Jul 13, 2019 at 1:16 pm

    As Lee Trevino said: “You can talk to a fade but a hook won’t listen.”

    • Joe

      Jul 14, 2019 at 11:23 am

      And it’s the most overused false statement that slicers cling to in order to make themselves feel better. A fade and hook are not exact opposites. That would be a slice and a hook. 99% of golfers who day they fade the ball are actually slicing it which is just as out of control as an equally hit hook.

  15. gery katona

    Jul 13, 2019 at 12:01 pm

    I volunteered at Torrey Pines this year and was positioned in the landing area on a par 4 hole and can confirm that the vast majority of fairway misses are to the right side.

    • Yippers

      Jul 13, 2019 at 12:55 pm

      Well there is an OCEAN on the left slide of #4. And it falls off pretty hard over there from fairway to rough to cliff to ocean. The green also opens up more from the right side. As long as you miss the fairway bunker right, there’s literally no reason to ever flirt with the left side on that tee shot.

      • MushPotatoes

        Jul 13, 2019 at 1:26 pm

        He said “a par 4 hole”, not hole #4 on the South Course.

        • Prime21

          Jul 13, 2019 at 3:09 pm

          The point was that you can’t just say “they’re missing right” and that in and of itself proves that tour professionals are all hitting fades. Many factors could go in to that, as Hole #4 proves, but to make a blanket statement as he did certainly offers little proof. A draw doesn’t always miss left and a fade doesn’t always miss right.

    • Pelling

      Jul 13, 2019 at 10:21 pm

      Except for Phil. He always misses left, badly.

      • gpfan

        Jul 14, 2019 at 7:32 am

        Any that would be hitting a fade. So the article must be true! I couldn’t bring myself to trying to finish reading it.

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Opinion & Analysis

From the GolfWRX Vault: How far should you hit your golf clubs?

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Editor’s note: Jaacob Bowden‘s 2013 piece on how far a club “ought” to carry based on clubhead speed—i.e. how far you should hit your golf clubs–remains one of our most widely read pieces (thanks, Google search). And while seven years have passed since its publication, the data remains the same, and thus the piece remains just as relevant today.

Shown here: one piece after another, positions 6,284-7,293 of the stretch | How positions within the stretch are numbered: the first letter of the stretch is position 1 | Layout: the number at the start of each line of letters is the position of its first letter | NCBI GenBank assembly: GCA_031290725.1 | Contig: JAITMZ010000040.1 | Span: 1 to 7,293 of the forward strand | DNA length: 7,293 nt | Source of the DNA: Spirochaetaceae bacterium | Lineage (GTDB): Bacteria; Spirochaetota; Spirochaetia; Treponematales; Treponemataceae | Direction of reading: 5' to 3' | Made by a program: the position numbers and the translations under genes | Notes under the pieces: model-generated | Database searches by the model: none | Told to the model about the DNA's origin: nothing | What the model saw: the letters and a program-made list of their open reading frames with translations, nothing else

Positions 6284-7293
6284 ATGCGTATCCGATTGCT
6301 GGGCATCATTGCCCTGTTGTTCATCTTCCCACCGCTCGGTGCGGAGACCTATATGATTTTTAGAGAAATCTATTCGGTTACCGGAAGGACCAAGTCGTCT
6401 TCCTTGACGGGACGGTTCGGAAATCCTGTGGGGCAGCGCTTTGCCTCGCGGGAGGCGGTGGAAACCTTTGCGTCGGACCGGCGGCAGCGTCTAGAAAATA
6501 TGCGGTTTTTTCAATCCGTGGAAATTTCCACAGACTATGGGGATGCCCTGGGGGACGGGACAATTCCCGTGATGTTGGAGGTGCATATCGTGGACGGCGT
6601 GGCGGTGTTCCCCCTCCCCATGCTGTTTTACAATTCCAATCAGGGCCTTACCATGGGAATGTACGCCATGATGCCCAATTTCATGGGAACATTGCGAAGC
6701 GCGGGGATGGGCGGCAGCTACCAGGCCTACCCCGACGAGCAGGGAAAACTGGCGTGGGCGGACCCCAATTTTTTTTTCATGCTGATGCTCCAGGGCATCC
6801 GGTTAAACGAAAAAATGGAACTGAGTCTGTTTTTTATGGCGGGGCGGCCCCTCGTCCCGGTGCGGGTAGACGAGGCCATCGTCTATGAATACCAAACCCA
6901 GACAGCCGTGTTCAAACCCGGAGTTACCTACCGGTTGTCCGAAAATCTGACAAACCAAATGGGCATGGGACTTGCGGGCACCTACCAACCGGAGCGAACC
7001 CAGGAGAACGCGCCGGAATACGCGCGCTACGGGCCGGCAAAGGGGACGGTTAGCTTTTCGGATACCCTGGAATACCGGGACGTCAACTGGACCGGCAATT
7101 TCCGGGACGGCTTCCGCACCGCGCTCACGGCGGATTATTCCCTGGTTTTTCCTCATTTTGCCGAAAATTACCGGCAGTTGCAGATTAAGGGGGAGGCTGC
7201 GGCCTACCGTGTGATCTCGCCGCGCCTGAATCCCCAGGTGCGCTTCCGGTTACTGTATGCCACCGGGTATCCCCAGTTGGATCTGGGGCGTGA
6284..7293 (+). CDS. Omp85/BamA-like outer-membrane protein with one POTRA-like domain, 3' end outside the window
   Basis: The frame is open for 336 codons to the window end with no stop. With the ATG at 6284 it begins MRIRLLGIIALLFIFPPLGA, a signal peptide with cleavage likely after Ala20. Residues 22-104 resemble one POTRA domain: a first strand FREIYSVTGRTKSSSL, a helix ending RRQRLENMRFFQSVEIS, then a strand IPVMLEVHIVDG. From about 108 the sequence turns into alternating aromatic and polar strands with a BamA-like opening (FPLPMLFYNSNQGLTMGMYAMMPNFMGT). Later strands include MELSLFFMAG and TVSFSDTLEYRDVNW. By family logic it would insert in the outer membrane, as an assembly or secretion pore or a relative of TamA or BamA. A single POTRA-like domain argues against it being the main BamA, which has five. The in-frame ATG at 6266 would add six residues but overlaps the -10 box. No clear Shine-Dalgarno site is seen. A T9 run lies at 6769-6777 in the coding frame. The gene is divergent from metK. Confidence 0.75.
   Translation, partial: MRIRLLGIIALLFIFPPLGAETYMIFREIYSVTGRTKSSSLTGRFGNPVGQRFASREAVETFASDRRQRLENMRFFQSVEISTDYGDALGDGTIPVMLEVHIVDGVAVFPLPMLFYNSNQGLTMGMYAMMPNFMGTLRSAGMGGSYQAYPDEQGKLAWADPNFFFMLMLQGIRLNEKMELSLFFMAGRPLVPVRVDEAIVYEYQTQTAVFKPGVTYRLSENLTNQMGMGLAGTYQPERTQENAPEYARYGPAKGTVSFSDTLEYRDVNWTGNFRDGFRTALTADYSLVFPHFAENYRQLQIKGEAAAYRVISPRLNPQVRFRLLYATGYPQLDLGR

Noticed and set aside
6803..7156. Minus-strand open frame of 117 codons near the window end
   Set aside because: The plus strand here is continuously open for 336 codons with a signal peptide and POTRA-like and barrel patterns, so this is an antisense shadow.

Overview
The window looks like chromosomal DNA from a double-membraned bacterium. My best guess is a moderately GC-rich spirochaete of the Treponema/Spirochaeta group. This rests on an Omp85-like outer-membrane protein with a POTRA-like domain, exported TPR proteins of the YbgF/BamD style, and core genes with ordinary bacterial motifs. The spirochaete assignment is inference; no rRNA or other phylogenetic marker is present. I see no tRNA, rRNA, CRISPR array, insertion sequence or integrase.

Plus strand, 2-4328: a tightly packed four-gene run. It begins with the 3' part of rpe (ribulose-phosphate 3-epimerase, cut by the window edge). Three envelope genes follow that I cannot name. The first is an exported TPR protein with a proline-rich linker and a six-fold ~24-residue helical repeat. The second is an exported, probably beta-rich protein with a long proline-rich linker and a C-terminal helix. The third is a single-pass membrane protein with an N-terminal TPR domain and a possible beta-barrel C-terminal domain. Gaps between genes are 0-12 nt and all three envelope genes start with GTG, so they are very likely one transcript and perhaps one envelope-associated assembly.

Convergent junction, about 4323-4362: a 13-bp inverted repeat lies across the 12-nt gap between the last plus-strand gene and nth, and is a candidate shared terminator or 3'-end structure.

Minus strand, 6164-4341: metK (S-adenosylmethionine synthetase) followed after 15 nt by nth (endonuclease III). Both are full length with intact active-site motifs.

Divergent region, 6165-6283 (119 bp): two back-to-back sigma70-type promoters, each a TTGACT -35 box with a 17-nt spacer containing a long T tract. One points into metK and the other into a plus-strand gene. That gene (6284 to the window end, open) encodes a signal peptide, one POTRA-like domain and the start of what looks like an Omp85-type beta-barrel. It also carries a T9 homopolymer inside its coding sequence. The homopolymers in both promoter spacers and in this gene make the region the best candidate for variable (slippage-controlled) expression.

We’re happy to crack open the GolfWRX Vault for this excellent bit of writing. 


One of the nice things about having all this new fancy technological equipment like Trackman, Flightscope, ShotLink, etc., at various PGA Tour events is that distance data can be gathered for each of the players.

In case you haven’t come across it already, here are the approximate Trackman carry distance averages for men at the professional level.

Average PGA Tour Carry Distances (yards)

Club Carry
Driver (Total) 289
Driver (Carry) 269
3-Wood 243
5-Wood 230
Hybrid 225
3-Iron 212
4-Iron 203
5-Iron 194
6-Iron 183
7-Iron 172
8-Iron 160
9-Iron 148
PW 136

Pretty cool info. Perhaps they hit it farther than you might have thought…or maybe they hit less than you may have been lead to believe based on what you’ve seen on TV, read on the internet, etc.

Since I deal a lot with swing speed training and helping people in general hit the ball farther, a relatively common question I get is, “How far should I hit my clubs for my swing speed?”

Well, since we also know that the average driver swing speed on Tour typically runs around 112 to 113 mph, using a bit of algebra and the above distances we can approximate a guide for how far you could expect to hit the ball (assuming fairly consistent and solid contact) given your personal driver swing speed.

Here are those carry distances.

Approximate Carry Distances by Driver Swing Speed (mph)

 Approximate Carry Distances by Driver Swing Speed (mph)

I took the ranges down to 60 and 70 mph because those are swing speeds I’ll encounter when working with some amateur women and seniors. I also went up to 140 mph because numerous long drivers I’ve trained can get their drivers up that high (RE/MAX World Long Drive champions like Joe Miller, Jamie Sadlowski and Ryan Winther can actually reach over 150 mph).

Aside from using the chart as a general reference point, here are a few other things that I think are worth pointing out:

First, these numbers are based off how the average Tour player strikes the ball. Although Tour players are overall good ball strikers with all their clubs, most of them are actually not as efficient (the Tour average is about 2.58 yards/mph of swing speed) as they can be when it comes to distance with their drivers because on average they hit drives that launch too low and with too much spin.